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Revolutionary CRM Thinking

What happens when the central IT function chooses a standard CRM software platform required for all to utilize, but built for another business unit that does not adequately match your needs? Many times the results mirror what we have all been watching on the evening news over the last few months. When a government is consistently unable to deliver on the needs of its citizens, those people eventually take to the streets. This began in Tunisia and has spread across Northern Africa and into the Gulf States. I have client organizations that have either recently struggled through the same process or are in the midst of it currently, with less violence, but no less drama.

It starts with a smaller division or business unit. They have a slightly different business model than what appears as the company norm. The central CRM platform chosen by IT to serve the enterprise does not fit. Literally it was built for a different part of the organization. The smaller division makes attempts to make their case for something else, but they are a minority and are told to comply. So they take matters into their own hands. With the backing of a senior executive they perform corporate rebellion and don’t adopt the standard CRM platform but secure their own, which fits their needs and can be managed within their own means.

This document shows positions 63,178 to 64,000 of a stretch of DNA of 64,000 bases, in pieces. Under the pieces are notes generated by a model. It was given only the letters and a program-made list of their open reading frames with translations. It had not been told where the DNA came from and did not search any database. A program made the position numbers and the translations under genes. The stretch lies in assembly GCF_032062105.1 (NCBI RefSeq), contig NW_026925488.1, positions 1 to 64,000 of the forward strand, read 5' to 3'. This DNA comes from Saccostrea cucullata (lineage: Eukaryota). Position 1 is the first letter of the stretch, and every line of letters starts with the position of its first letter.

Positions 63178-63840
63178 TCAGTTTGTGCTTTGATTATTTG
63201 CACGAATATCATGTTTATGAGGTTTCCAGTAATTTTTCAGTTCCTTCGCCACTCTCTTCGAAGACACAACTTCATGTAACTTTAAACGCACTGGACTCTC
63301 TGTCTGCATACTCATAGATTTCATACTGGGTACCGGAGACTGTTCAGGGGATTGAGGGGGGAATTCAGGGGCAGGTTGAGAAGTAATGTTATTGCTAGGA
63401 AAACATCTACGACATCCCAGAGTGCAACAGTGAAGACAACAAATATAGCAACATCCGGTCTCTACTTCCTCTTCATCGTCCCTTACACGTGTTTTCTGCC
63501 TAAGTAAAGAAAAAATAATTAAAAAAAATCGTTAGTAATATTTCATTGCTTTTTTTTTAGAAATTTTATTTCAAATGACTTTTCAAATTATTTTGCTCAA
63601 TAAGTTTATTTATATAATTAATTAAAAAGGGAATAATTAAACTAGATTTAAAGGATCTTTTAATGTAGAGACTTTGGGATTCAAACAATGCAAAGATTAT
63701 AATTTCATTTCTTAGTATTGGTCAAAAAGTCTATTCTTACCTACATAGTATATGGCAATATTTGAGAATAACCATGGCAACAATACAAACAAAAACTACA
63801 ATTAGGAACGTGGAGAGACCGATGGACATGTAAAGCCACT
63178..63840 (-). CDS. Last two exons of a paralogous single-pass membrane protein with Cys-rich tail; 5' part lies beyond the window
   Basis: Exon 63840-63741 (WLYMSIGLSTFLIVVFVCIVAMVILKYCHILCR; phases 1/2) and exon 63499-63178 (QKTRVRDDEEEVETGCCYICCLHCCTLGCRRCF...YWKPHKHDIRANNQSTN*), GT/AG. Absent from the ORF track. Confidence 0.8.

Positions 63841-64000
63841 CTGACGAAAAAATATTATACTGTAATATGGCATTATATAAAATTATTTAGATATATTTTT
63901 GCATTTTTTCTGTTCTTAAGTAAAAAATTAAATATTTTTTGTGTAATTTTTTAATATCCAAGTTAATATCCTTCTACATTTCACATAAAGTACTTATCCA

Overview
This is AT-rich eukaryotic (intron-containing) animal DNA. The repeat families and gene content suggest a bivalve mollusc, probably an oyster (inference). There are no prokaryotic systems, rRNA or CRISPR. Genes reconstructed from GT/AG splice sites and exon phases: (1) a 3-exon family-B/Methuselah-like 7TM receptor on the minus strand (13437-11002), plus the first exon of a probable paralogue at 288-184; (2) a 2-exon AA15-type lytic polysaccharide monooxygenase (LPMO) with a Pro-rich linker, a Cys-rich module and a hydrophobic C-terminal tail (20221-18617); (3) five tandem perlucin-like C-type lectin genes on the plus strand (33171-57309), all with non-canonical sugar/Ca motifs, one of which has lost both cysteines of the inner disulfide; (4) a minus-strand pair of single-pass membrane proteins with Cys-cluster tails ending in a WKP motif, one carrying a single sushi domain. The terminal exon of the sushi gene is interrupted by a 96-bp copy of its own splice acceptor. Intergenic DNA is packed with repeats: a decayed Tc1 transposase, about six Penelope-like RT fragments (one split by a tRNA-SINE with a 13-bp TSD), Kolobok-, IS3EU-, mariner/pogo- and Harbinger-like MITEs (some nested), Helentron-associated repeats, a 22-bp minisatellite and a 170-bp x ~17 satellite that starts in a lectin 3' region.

Meanwhile, a second division, a bit bigger, but with a very different commercial market is also struggling with the functionality of the centralized CRM. It has different sales stages than theirs and includes product and process references that are literally meaningless to them. The word gets out that a small business unit just jumped ship and went with a different CRM package. A few meetings happen and a business case is built, and then presented up the chain of command for approval.